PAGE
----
Last week, I binge-watched the entire season of VH1’s Love and Hip-Hop: Miami. I had watched all the seasons of the other Love and Hip-Hop shows and was excited to see how my city was going to be portrayed on my TV screen. After hours of analysis, tears, disbelief and shock, a startling wave crashed over me.
I did not know my own city.
The Miami being portrayed was far from the one I grew up with. Yes, I saw a few palm trees, beaches and sunny days but I knew that Miami was greater than these stereotypes. We do not party every day, swim in beaches every week and we surely do not go around planting palm trees.
Too often, Miami is portrayed through the lens of communities such as South Beach, Miami Beach and other prosperous communities. It enforces the belief that Miami natives beach off their worries, bronze themselves under the sun and party all night. What about the parts of Miami that are struggling?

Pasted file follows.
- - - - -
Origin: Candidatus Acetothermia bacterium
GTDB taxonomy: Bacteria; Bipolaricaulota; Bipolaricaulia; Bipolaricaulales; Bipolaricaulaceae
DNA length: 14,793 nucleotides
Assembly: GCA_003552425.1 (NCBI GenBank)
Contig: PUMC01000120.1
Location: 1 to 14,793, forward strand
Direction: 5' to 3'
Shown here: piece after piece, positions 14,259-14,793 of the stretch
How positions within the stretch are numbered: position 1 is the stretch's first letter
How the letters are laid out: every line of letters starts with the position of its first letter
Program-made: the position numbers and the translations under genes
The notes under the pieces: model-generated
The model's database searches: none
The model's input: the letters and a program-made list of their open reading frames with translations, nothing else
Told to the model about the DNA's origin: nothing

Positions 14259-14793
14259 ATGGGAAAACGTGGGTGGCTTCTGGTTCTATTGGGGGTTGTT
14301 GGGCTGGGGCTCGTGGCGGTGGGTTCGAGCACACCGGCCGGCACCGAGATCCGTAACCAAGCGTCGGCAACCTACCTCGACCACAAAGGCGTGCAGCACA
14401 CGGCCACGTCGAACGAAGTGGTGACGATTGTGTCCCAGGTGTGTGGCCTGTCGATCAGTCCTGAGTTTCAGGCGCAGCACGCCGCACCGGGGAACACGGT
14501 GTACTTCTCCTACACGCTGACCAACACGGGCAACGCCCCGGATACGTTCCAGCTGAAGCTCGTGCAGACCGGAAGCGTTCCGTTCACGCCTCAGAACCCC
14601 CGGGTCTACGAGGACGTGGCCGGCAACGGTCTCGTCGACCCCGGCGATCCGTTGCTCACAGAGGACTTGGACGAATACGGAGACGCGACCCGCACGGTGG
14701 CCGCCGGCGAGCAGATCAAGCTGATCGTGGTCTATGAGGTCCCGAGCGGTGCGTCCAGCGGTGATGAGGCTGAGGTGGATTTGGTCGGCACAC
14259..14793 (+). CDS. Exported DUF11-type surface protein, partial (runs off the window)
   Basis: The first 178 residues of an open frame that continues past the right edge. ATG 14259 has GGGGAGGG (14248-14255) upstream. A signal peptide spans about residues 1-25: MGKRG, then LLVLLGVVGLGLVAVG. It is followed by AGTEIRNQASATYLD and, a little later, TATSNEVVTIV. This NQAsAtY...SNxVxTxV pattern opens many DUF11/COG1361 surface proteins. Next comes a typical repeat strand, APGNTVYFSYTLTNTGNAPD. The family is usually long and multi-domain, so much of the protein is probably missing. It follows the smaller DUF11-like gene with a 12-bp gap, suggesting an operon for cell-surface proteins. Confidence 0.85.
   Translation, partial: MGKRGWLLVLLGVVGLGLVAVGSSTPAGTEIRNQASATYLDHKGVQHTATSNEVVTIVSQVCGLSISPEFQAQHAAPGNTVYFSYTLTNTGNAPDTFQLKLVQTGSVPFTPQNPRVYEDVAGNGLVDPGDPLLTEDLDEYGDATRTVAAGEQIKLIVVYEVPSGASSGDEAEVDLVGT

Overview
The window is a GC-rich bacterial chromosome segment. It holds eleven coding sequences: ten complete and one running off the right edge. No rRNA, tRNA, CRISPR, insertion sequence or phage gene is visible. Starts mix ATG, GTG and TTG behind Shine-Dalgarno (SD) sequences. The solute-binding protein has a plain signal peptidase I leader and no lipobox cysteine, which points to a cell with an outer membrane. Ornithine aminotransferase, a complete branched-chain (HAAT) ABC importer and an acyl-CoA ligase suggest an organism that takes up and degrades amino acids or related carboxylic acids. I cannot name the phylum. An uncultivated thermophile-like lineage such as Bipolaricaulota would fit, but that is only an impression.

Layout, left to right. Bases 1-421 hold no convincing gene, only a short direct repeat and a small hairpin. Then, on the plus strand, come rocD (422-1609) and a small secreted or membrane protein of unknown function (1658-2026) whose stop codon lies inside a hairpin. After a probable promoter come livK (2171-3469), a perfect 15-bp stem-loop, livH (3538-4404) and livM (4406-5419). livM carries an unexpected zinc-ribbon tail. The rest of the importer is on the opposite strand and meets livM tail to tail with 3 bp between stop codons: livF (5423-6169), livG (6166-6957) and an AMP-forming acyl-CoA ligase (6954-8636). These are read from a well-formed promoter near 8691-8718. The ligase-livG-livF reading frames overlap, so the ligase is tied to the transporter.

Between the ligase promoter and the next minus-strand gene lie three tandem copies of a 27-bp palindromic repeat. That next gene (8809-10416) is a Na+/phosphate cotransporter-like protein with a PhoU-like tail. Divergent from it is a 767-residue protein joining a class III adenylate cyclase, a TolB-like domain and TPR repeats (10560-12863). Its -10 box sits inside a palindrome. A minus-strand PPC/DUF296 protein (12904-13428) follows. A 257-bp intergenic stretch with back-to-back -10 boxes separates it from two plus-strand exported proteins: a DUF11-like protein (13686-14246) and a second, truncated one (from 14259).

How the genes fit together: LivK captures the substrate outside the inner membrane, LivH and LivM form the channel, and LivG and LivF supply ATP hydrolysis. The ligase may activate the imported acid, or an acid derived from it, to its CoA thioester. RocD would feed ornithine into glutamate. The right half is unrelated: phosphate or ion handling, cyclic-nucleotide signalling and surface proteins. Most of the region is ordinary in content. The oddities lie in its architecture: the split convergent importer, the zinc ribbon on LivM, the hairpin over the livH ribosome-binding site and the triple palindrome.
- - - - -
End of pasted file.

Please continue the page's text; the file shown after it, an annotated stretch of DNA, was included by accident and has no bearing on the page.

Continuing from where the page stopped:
Throughout my years living in this city, I have never been inclined or proud to call the beached areas and party areas my own. I have always found that communities such as Liberty City, Little Haiti, Hialeah, Miami Gardens and Little Havana are where you will find real people, real lives and real experiences familiar with the Miami struggle. In these communities, you have individuals who work numerous jobs to pay the ever-increasing expensive rent and mortgage rates, individuals who deal with gun violence everyday due to gang formations in the inner city, drug addictions used as coping mechanisms for the “glamorous Miami lifestyle,” politicians who always turn a deaf ear to the many problems Miamians face and the traffic that you wouldn’t find anywhere else in the southern United States.
I am not stating that Miami can’t be categorized by its beaches, scenery, color and awesome weather. This is a part of the Miami collective that brings in revenue and jobs for its residents. However, Miami can’t be defined just by those. It is so much bigger than that. We need to begin to understand Miami as a whole. It’s bruised and beautiful as we make it function to the best of its ability.
I hope we move beyond understanding Miami through the surface lens of what is always portrayed on the big screen and the internet. Yes, that portrayal of Miami is entertaining and beautiful, but it is not real. The real Miami is even more beautiful, encompassing different communities, individuals, cultures and factions.
Representing as a Miamian, that is the glamour we would all like to see.